So is it inevitable that over the next few years every plugin will have some sort of AI feature?
“There is a bit of a divide in the market in the way plugins are designed,” says Bailey. “There’s analog hardware emulation, then there’s pure software products like iZotope and FabFilter. I know companies in both categories that use deep learning, even companies like Univeral Audio which everything emulates analog hardware, ML gives us techniques to do it more efficiently. My opinion is that we are going to see more and more of them.
As companies like iZotope and UA harness the potential of AI both under the hood and as part of the user experience, other companies are taking a more extreme approach, completely rethinking what AI and the ML could mean for modern DAW and rewrite the rulebook of how music is made using computers.
Never Before Heard Sounds was founded in 2020 by Yotam Mann and Chris Deaner. “I felt like there was a huge opportunity for things that didn’t just show off the power of AI, but that used the power of AI and gave it to real musicians to create music. new and interesting music, ”Mann says. By putting the musician first and the tool second, NBHS aims to rethink the way we interact with AI in the studio and on stage. “As musicians, we are not interested in automatic music creation technology, which is largely in the direction that AI music production seems to be taking – very few people are trying to create tools to increase musicians in the world. instead of replacing them. ”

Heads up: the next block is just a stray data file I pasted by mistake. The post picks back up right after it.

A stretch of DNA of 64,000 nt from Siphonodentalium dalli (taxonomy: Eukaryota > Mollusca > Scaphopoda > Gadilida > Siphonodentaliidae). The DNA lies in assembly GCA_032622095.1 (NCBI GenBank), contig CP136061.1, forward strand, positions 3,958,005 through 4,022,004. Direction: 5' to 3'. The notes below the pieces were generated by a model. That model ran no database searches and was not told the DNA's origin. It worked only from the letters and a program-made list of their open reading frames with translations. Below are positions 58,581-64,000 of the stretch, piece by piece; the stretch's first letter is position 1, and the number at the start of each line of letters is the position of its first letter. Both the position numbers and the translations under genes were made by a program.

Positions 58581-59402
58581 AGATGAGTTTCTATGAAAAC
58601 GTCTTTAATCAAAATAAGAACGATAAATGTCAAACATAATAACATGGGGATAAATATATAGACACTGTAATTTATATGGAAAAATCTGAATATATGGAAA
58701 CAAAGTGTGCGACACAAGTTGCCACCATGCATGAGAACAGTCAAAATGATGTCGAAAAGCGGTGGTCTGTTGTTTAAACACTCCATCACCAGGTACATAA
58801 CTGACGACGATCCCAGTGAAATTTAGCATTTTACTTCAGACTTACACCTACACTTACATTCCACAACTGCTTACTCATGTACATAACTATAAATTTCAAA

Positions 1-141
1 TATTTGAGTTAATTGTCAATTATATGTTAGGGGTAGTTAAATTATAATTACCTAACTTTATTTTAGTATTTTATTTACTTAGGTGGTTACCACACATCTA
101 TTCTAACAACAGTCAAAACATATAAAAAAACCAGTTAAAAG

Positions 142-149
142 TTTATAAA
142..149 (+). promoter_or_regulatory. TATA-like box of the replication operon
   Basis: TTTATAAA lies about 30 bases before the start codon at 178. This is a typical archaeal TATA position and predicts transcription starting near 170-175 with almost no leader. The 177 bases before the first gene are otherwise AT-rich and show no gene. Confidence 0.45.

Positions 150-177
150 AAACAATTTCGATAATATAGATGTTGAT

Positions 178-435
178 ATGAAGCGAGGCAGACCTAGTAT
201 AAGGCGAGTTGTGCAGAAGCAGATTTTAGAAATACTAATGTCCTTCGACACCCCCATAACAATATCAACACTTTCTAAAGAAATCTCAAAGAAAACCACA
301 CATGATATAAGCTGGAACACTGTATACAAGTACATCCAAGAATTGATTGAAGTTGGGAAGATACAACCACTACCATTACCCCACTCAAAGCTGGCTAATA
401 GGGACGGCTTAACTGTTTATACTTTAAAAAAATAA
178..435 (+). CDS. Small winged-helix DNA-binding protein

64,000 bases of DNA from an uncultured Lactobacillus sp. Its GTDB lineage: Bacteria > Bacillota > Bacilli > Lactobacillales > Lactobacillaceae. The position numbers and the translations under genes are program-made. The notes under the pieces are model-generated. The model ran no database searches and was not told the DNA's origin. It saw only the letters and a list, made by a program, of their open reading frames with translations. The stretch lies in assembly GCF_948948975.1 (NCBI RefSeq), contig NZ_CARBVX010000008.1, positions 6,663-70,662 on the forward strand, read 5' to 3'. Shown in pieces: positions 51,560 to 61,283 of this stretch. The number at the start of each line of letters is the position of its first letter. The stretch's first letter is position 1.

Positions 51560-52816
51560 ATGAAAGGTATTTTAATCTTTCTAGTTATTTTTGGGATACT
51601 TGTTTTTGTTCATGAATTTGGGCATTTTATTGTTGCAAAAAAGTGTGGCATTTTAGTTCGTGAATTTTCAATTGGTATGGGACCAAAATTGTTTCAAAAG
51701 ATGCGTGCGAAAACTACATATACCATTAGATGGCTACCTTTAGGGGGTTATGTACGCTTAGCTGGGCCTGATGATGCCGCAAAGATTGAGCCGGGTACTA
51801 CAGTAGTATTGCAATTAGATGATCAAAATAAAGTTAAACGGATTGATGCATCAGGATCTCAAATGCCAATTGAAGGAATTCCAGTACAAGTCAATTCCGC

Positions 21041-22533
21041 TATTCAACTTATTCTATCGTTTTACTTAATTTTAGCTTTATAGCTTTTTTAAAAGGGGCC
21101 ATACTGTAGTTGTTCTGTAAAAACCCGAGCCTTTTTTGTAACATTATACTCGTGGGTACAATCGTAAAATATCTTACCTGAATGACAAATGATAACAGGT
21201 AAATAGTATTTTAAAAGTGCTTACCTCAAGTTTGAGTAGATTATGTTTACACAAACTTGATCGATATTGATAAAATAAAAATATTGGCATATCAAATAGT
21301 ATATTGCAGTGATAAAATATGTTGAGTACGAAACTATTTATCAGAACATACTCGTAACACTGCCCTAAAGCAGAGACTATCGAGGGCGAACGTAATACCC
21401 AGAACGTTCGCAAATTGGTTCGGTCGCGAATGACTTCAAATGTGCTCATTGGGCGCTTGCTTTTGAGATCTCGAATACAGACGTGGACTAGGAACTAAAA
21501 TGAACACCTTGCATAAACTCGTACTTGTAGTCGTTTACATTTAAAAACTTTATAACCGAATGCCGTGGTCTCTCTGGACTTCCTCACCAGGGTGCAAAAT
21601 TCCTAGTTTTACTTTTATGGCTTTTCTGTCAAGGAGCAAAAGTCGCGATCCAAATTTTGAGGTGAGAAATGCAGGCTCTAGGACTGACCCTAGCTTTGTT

In addition to collaborating with Holly Herndon on Holly +, they’ve created a website that allows you to resynthesize the audio from any video on YouTube and convert it to a choir or string quartet. Try it yourself here. Remarkably, they also built a prototype hardware that can resynthesize any audio entering a pattern of another sound, in real time – a world first.
“The angle we’re taking is not to try to wrap it in magic and say that some self-magical AI creature is going to solve your musical problems for you,” Mann continues, “but to try to make algorithms as transparent as possible and as useful as possible. This is why we call our tools instruments. They are meant to be held and played with, not to apply some kind of magical layer on top of your production.
NBHS co-founder Chris Deaner, accomplished drummer for US band Plus / Minus, adds, “In some ways what we do is a lot less sexy than a tool that does it all for you, which was and is the promise of IA and ML. For both of us musicians, we’re really interested in the human part of it.
The human part of modeling in particular, as we discussed in Part 1 of this series, brings its own ethical challenges.
“One of the risks of AI is that you end up with a song-generating machine that makes great compositions but never credits any of the things it used to make them,” says Mann. “So for us it was really important to showcase the musicians who participated in it. We think of these generative models, not as AI entities themselves, but as an intermediary between you, the final musician, and the musicians involved in the modeling.